Angela Merkel has triumphed by securing a third term as German Chancellor but she will have to find new coalition partners to govern Europe’s largest economy.

Her conservative Christian Democratic Union and its sister party the Christian Social Union saw their combined share of the vote rise by 8% in an unexpectedly strong endorsement of her austerity policies.

Ms Merkel told supporters it was “a super result” but she did not immediately speculate about the shape of the next government.

“I see the next four years in front of me and I can promise that we will face many tasks, at home, in Europe and in the world,” she said during a television appearance on Sunday night.

“The party leadership will discuss everything when we have a final result but we can already celebrate tonight.”

Preliminary official results showed that overall the CDU/CSU won 41.5%, seeing off the main opposition Social Democrats who managed 25.7%.

It was a poor night for the liberal Free Democratic Party, which was Ms Merkel’s coalition partner since 2009, and saw its support plummet by nearly 10% to 4.8%.

It fell beneath the 5% threshold of national support and so is barred from the Bundestag, the national parliament.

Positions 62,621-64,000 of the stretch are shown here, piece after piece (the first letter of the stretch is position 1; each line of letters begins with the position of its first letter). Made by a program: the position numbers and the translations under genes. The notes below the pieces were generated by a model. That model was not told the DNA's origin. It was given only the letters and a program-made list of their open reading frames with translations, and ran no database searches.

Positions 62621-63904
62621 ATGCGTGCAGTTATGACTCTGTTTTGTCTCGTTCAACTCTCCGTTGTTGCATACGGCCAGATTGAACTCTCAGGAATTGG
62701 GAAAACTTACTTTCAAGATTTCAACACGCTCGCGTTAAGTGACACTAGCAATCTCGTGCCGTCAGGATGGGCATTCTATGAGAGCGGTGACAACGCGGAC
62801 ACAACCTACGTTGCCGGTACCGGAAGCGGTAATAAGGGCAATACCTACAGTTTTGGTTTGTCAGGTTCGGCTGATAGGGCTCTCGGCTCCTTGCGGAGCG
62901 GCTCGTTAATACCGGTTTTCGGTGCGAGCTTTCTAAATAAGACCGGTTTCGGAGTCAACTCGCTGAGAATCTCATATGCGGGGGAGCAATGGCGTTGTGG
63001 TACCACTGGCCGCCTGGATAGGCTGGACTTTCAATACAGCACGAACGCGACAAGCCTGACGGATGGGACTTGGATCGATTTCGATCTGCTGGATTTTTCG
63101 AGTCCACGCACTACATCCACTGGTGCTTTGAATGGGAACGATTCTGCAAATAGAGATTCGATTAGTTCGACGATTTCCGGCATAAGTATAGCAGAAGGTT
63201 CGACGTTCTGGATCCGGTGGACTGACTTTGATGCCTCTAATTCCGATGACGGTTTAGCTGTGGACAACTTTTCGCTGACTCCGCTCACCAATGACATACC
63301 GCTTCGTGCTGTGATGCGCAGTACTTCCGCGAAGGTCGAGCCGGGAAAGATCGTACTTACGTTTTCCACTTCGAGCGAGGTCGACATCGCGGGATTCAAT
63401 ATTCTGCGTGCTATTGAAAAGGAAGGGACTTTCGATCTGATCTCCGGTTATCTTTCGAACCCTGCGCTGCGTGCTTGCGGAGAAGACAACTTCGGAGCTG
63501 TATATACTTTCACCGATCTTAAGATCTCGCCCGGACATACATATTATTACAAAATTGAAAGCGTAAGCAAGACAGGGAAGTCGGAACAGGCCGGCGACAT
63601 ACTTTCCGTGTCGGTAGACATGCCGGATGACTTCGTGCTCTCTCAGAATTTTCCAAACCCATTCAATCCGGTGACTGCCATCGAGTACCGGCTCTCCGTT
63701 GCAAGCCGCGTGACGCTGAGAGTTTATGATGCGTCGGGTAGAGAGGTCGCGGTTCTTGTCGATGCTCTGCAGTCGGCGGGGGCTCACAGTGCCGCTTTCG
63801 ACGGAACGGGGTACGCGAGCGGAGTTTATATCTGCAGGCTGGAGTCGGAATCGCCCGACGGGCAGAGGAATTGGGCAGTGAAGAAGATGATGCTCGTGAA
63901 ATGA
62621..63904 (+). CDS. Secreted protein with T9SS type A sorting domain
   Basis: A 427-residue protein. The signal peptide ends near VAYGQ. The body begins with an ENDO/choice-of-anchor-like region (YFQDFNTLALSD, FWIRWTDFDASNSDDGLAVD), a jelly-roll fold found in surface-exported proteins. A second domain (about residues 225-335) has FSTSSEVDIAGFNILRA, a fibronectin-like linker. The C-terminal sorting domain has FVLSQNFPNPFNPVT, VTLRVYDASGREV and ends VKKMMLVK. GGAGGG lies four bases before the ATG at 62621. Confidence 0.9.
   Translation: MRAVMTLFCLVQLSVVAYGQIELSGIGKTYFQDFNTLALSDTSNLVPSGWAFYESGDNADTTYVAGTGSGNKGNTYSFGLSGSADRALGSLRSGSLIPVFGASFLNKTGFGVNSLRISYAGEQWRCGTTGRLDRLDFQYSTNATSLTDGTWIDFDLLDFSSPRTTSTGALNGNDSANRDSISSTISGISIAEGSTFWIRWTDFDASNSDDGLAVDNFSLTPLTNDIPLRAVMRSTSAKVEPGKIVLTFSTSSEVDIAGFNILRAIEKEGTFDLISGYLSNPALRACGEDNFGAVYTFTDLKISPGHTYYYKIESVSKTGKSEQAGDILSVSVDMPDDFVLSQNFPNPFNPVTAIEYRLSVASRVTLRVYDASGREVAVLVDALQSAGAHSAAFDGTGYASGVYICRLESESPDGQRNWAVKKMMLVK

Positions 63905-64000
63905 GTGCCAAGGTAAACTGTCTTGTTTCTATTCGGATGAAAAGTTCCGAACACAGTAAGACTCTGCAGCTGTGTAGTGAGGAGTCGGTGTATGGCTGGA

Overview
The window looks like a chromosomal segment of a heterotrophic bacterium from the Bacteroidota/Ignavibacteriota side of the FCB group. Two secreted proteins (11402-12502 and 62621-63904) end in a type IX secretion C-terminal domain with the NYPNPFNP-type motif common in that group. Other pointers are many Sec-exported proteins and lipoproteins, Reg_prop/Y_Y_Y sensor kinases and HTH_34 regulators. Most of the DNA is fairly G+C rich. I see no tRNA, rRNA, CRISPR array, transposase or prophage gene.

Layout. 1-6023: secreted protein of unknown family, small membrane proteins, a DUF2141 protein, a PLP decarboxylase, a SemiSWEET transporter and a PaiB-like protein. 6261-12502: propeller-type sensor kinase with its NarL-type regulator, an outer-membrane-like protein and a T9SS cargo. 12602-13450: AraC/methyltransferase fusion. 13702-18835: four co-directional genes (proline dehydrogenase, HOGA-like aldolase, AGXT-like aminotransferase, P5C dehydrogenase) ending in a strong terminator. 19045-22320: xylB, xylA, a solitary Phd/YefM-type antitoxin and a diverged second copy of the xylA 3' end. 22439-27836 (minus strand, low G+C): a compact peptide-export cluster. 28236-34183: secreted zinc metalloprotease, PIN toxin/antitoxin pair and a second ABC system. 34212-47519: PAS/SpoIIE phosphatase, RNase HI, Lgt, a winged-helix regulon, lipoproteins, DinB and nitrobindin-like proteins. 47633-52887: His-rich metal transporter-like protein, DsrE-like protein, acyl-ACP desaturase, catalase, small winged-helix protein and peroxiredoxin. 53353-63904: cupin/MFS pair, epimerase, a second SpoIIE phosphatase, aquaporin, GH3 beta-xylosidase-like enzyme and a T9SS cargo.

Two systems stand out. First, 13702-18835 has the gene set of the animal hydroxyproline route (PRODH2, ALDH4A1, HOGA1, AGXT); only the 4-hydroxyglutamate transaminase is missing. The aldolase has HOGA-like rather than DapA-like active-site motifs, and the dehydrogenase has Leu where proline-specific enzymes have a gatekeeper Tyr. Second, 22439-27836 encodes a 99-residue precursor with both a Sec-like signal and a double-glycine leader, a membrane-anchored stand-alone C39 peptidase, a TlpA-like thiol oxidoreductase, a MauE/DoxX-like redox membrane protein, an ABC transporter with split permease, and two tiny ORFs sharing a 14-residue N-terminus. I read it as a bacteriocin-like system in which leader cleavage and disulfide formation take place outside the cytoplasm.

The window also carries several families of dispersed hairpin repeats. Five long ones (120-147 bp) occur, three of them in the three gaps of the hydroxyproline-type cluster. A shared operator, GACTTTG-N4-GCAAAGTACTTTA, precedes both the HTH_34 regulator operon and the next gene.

Its humiliation almost handed Ms Merkel an absolute majority, as its exclusion lowered the number of seats the CSU would have needed to control the chamber.

But she is just shy of that total, so will need to forge alliances in order to govern.

It seems most likely she will seek a “grand alliance” with the SDP, which will be expected to seek promises in return for its support.

They could include a greater emphasis on growth across the eurozone, rather than austerity, and the introduction of a minimum national wage.

But Ms Merkel’s support from the electorate is so strong, it will strengthen her hand in any negotiation.

It is unlikely there would be an obvious sea-change in the government’s political trajectory.

That will be welcomed by many in the EU and leaders around the world who know that a change of direction might spook the markets and raise borrowing costs for indebted nations.

It will also cheer Prime Minister David Cameron, as Ms Merkel appears to share his conviction that the EU could be strengthened if power flows from Brussels back to member states.